Universities are complicated things. There’s people, and buildings, and behaviours, and lab coats and banking covenants. And all sorts of other things too.
They’re so complicated, in fact, that when something goes wrong in one of them it’s often fiendishly difficult to work out how, or why – or how that thing might be prevented in the future. But the buck does, conveniently, stop somewhere. And that somewhere is usually the “governing body”.
That collection of people (usually the “council” or the “board of governors”) is convenient because it provides a focal point for accountability – to regulators, funders, staff, students, and the public. It also provides a way to resolve competing interests and priorities – because whilst a private sector board might debate how to enhance shareholder value, at least that’s it’s obvious purpose. If only things were that obvious in HE.
The English regulator hasn’t been hugely impressed with the governance it’s seen in its short life. Its (initial provider) “registration process and outcomes” themes and analysis document said that there was “a lack of convincing evidence about the adequacy and effectiveness of providers’ management and governance arrangements”. Following a bunch of issues in Wales, minister Kirsty Williams subtly asked HEFCW to “consider a protocol or framework … to enable the development of a ‘no surprises’ culture… particularly where significant announcements are planned by institutions”. And the Scottish Government got so impatient with its university sector’s efforts to improve governance that it ended up imposing a bunch of requirements in legislation.
Time for a review
For some time, to both improve and provide assurance about governance, the Committee of University Chairs (CUC) has maintained a voluntary code of governance for the sector. It’s standard stuff – boards assess themselves against it and, on an “apply or explain” basis, identify things they are not doing or can improve on. Consultants pop in every few years and use it to assess a board’s effectiveness, and compliance with it appears in the annual accounts as a way of signalling that all is tickety boo.
That’s not, of course, a perfect process. De Montfort’s external review in 2015 found “the standard of governance to be high”, but less than four years later OfS found “weaknesses and failings in the university’s management and governance arrangements which were significant and systemic” as it oversaw an eye-widening statement of governance failure and an associated action plan to address it.
So now CUC has launched a public consultation on a revised Higher Education Code of Governance. The new, shorter, (draft) code is supposed to mark a shift – from a focus on governance processes to the behaviours and relationships that underpin them, and aims to have “general relevance” to institutions in all four UK regulatory systems. It will be accompanied by a series of “illustrative practice notes”, covering points of interest such as whistleblowing policies, governance practice as it relates to student engagement, and the measurement of institutional performance.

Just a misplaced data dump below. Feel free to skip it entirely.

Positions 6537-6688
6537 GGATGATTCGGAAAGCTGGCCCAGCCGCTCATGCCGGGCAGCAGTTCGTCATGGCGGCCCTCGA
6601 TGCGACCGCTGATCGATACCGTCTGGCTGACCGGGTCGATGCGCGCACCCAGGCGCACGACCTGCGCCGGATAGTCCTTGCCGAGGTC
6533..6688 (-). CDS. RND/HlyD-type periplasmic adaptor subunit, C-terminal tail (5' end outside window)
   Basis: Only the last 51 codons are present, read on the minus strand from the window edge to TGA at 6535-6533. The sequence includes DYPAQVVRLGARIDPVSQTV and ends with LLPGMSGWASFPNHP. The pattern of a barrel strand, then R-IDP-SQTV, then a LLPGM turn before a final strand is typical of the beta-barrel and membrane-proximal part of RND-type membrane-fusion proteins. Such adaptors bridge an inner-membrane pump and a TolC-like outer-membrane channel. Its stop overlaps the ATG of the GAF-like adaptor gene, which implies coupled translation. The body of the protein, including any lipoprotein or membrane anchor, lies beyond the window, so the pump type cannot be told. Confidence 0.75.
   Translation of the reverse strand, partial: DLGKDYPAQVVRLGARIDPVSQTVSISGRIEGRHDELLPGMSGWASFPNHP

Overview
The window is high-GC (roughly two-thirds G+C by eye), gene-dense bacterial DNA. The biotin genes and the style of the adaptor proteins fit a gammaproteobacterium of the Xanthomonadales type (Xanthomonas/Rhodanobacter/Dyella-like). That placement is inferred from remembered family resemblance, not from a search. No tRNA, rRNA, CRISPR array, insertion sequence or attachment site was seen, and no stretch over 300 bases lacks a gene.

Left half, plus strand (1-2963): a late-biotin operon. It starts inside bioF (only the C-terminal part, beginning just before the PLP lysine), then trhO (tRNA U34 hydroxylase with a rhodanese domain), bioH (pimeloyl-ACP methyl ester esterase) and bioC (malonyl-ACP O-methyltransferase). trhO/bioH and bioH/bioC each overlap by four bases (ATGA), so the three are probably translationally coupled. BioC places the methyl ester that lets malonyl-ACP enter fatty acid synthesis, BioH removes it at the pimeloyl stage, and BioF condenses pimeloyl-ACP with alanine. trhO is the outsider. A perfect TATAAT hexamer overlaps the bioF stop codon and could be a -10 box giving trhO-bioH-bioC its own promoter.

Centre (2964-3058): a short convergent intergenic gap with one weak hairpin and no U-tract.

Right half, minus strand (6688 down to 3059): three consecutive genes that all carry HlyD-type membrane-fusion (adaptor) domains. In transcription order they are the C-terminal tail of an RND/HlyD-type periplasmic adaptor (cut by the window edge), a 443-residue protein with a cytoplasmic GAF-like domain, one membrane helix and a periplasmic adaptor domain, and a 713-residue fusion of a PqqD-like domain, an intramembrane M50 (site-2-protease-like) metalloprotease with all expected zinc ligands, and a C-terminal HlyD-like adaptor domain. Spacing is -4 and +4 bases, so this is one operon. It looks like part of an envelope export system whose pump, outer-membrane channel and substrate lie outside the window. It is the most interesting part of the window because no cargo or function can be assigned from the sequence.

Those interested can find a copy of the code, the proposed contents for the “Governance Handbook”, the consultation questions and a link to the submission form on the CUC website – and contributions really are welcome from anyone with an interest in the reputation of the UK Higher Education sector by 12:00 on Friday, 13 March.
Of particular interest here is what’s different to the last major iteration.
After some preamble, the Code has a go at setting out some “core values” and “objectives” of higher education governance that are shared across the sector – and here we get some 2020 language tweaks. “Protecting the collective student interest” now has “ensuring student outcomes reflect good social, economic and societal value” bolted on the end. The old “available to all those who are able to benefit from it” becomes “enabling anyone with an interest in accessing higher education to enter into, succeed in and progress from academic studies”. And the “achievement of equality of opportunity and diversity throughout the institution” gets remixed into “diversity and inclusive practices”.
But it’s in the “primary elements” of governance where things get interesting.
Who’s in charge
In the 2014 iteration, there were seven of these “primary elements” – accountability, reputation, sustainability, academic assurance, control, equality and diversity and effectiveness. Interestingly, this time around we’re down to six – effectively “academic assurance” has been rolled up into “sustainability”, and this isn’t just a bit of neat formatting.
The underpinning assumption about the respective roles of academic boards/senates and boards of governors/councils has basically long been that academic endeavour is run autonomously by a group of scholars (with some token students and professional services types bolted on), whilst the stuff around it – the buildings, the money and so on is handled by the governors.
But things have changed. It’s the governing body that’s accountable. Academic governance is important, but in OfS’ registration review, “academic governance often appeared to be a reporting protocol rather than a robust approach of the governing body to testing the assurances it receives in this area”. The old code talked of sound academic governance being based upon collegiality, governors respecting its role, and “receiving assurance” that academic risks were being effectively managed – backing off, in other words.
The new one makes clear that these days it’s the governors themselves that have to provide assurance on academic standards and the integrity of academic qualifications, so now it will “work with” the Senate/Academic Board to maintain standards and continuously improve quality”. It’s a subtle but hugely important shift, and not one that it’s clear that most academic boards/senates have grasped, or that most boards of governors/councils are really capable of.
There are lots and lots of other little changes, most of which are about keeping the “musts” and moving the “coulds or shoulds” into some proposed “illustrative practice notes”, many of which are still to be developed – it’s the Quality Code and its supplementary “advice and guidance” all over again.